4. Not only this, the UN and its agencies provide financial assistance to developing countries in the form of grants and loans of over dollar 25 billion a year. They also help build economics and help stabilize financial markets.
  5.  Furthermore, in a world threatened by conflict, the UN provides the means for instant consultations among governments, as well as the forum for dealing with long-term problems.
    In this way, in spite of being an imperfect body, there is no doubt that the UN has been playing an important role not only in promoting peace and international understanding but also in changing the entire structure of mankind for a happier world. Hence, it is an indispensable organisation.

Or
Several factors have contributed to Pakistan’s failure in building a stable democracy.
Social Dominance: The social dominance of the military, clergy and land owning aristocracy has led to the frequent overthrow of elected governments and the establishing of military governments.
Conflict with India : Pakistan’s conflict with India has made the paramilitary groups more powerful. These groups have often said that political parties and democracy in Pakistan are flawed, that Pakistan’s security would be harmed by selfish-minded parties and chaotic democracy, hence, the army staying in power is justified.
Lack of International Support: The lack of genuine international support for a democratic rule in Pakistan has further encouraged the military to continue its dominance. The United States and other western countries have encouraged the military’s authoritarian rule in the past in their own interests.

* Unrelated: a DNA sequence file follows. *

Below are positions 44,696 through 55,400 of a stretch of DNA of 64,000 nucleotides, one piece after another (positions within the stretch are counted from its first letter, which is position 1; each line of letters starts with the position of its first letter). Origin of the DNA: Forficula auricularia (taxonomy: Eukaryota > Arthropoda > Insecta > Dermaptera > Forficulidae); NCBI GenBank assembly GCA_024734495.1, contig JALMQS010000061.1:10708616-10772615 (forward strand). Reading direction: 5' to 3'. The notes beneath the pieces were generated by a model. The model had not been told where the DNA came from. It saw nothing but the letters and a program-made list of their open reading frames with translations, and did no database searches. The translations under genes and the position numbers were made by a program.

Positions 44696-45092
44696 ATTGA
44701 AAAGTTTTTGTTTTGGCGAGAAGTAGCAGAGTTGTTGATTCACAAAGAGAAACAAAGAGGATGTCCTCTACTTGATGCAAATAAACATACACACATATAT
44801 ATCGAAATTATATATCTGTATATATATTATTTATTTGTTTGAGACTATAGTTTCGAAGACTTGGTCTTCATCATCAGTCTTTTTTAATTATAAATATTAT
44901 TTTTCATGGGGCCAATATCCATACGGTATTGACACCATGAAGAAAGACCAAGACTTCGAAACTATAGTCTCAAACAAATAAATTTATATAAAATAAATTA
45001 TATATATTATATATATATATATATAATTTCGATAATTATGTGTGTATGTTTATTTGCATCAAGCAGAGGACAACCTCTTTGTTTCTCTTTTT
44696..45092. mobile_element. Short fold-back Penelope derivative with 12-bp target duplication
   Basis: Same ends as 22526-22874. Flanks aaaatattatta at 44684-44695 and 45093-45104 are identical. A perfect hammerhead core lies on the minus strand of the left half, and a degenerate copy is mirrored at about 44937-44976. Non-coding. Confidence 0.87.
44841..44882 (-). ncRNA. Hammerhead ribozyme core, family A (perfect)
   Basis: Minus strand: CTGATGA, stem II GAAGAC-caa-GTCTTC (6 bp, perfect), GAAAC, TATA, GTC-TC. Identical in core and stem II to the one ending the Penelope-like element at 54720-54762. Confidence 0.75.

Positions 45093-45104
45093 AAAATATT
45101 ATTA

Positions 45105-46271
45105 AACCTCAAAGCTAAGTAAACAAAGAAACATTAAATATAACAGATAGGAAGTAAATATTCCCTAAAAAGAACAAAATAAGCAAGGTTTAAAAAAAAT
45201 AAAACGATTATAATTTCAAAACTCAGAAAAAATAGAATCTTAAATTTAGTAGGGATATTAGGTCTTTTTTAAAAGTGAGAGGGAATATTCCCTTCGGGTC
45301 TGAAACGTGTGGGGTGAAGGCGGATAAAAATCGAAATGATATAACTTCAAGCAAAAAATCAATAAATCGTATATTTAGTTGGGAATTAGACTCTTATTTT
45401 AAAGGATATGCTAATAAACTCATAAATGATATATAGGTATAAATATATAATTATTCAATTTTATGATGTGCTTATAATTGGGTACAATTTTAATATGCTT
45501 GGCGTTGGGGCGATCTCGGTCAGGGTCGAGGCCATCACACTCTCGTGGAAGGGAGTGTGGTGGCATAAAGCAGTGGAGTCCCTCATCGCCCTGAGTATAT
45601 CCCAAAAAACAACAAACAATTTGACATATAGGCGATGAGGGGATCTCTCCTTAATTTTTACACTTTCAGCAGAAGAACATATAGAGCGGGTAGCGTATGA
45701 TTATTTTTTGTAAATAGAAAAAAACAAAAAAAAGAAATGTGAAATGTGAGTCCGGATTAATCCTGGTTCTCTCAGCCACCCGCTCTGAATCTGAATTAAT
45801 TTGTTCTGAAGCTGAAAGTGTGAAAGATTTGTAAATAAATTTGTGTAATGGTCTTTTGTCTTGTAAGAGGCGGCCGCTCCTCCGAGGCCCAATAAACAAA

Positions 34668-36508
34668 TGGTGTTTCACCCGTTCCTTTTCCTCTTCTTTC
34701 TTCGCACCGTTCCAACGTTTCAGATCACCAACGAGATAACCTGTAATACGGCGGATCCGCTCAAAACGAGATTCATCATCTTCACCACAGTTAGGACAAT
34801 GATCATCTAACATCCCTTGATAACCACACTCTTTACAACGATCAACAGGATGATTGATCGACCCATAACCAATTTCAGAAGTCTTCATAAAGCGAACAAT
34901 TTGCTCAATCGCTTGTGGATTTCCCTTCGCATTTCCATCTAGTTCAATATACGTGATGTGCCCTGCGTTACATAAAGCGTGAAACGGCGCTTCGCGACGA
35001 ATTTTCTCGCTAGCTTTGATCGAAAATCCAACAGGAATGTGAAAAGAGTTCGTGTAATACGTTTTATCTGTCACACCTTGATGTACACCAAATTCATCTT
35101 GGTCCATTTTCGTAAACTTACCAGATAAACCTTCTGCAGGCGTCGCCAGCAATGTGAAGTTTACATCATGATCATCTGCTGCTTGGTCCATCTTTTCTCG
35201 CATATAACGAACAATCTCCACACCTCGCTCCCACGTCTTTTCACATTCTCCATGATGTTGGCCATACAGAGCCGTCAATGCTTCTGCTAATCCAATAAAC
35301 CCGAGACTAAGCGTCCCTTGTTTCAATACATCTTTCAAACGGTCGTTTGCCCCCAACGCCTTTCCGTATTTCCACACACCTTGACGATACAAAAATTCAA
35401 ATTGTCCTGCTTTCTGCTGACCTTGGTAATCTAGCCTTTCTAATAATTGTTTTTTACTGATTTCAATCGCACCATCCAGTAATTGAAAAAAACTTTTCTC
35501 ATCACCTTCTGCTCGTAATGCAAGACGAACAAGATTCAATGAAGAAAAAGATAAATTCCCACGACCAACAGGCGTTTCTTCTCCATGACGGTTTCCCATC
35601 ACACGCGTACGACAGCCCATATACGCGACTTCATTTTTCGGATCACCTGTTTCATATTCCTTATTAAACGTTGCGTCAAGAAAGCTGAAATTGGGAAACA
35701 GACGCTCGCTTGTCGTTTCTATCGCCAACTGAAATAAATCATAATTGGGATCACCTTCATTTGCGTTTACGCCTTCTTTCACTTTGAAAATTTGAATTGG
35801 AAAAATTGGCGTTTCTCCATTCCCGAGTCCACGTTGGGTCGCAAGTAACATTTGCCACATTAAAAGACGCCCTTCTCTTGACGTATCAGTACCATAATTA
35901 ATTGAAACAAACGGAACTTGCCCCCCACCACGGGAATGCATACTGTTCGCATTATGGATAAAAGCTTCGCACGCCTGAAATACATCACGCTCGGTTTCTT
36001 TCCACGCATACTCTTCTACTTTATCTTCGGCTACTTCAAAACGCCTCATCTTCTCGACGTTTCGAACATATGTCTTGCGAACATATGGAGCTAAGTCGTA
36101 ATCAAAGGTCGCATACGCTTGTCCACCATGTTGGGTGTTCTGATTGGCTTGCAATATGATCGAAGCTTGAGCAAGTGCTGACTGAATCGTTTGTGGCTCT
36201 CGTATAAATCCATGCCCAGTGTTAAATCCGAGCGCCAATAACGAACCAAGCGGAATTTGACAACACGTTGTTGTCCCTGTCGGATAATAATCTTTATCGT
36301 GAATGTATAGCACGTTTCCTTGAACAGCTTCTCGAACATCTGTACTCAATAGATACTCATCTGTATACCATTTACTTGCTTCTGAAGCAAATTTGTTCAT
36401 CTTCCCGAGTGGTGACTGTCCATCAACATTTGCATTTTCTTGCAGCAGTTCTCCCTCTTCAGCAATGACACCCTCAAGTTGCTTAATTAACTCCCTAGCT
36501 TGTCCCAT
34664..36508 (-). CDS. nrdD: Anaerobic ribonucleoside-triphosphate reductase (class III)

Global Islamic Terrorism : As the western powers assumed the threat of “Global Islamic Terrorism” and their apprehension that Pakistan’s nuclear arsenal might fall into the hands of these terrorist groups, the military regime in Pakistan was seen as the protector of western interests in West Asia and South Asia.
All this shows that Pakistan prefers military rule to the democratic set-up, both, because of internal and external factors…..

  1. Pakistan has a courageous and relatively free press.
  2.  It also has a strong human rights movement.

Question.24. What was the States Reorganisation Commission ? When was it constituted ? What was the most important recommendation of this Commission ?
Or
Assess any two causes of the partition of India in 1947. Explain any four of its consequences.
Answer. State Reorganisation Commission was a body appointed by Government to organise the states and to rearrange the boundaries.
It was constituted in 1953.

  1.  The formation of Andhra Pradesh accelerated/initiated the struggle for making other states on linguistic lines in other parts of the country.
  2. Thus, the most important recommendation of this commission in 1955 was that states could be organised and formed based on the languages. The boundaries of the states could reflect the linguistic aspects.
  3.  For example, the Madras Province under British India was later bifurcated into the following states based on the language spoken by the people of that area:
    Andhra Pradesh (Telugu)
    Tamil Nadu (Tamil)
    Kerala (Malayalam)
    Karnataka (Kannada)